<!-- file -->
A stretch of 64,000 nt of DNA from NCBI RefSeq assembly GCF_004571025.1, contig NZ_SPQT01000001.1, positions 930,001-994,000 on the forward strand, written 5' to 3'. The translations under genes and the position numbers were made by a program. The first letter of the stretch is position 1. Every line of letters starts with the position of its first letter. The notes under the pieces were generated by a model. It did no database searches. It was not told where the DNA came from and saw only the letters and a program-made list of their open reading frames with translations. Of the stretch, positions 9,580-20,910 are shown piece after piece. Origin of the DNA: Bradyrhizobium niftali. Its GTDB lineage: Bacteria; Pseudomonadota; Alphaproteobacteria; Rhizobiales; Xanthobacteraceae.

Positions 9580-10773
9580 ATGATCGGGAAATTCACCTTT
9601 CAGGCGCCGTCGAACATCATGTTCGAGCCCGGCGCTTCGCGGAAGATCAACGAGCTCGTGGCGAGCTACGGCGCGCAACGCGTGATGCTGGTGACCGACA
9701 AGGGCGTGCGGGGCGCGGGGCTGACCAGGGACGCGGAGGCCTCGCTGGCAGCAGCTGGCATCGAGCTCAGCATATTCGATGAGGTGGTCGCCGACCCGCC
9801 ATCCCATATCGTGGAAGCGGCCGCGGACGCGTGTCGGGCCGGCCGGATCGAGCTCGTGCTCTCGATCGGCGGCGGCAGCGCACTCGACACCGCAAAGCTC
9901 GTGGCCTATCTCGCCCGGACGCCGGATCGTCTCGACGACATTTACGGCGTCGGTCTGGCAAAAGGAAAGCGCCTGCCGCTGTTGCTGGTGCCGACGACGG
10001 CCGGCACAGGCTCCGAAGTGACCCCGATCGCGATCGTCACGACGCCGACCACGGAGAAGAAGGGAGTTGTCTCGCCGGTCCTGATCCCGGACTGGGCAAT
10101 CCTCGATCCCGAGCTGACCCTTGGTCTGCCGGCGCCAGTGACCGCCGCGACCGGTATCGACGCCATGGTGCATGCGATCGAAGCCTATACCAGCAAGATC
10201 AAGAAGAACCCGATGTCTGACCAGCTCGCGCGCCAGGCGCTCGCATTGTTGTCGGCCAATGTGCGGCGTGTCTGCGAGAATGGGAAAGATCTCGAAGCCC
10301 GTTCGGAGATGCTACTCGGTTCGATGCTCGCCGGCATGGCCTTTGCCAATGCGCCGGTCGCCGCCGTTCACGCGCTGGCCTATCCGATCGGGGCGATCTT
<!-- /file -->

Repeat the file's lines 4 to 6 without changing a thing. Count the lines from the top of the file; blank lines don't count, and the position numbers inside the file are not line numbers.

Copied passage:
9601 CAGGCGCCGTCGAACATCATGTTCGAGCCCGGCGCTTCGCGGAAGATCAACGAGCTCGTGGCGAGCTACGGCGCGCAACGCGTGATGCTGGTGACCGACA
9701 AGGGCGTGCGGGGCGCGGGGCTGACCAGGGACGCGGAGGCCTCGCTGGCAGCAGCTGGCATCGAGCTCAGCATATTCGATGAGGTGGTCGCCGACCCGCC
9801 ATCCCATATCGTGGAAGCGGCCGCGGACGCGTGTCGGGCCGGCCGGATCGAGCTCGTGCTCTCGATCGGCGGCGGCAGCGCACTCGACACCGCAAAGCTC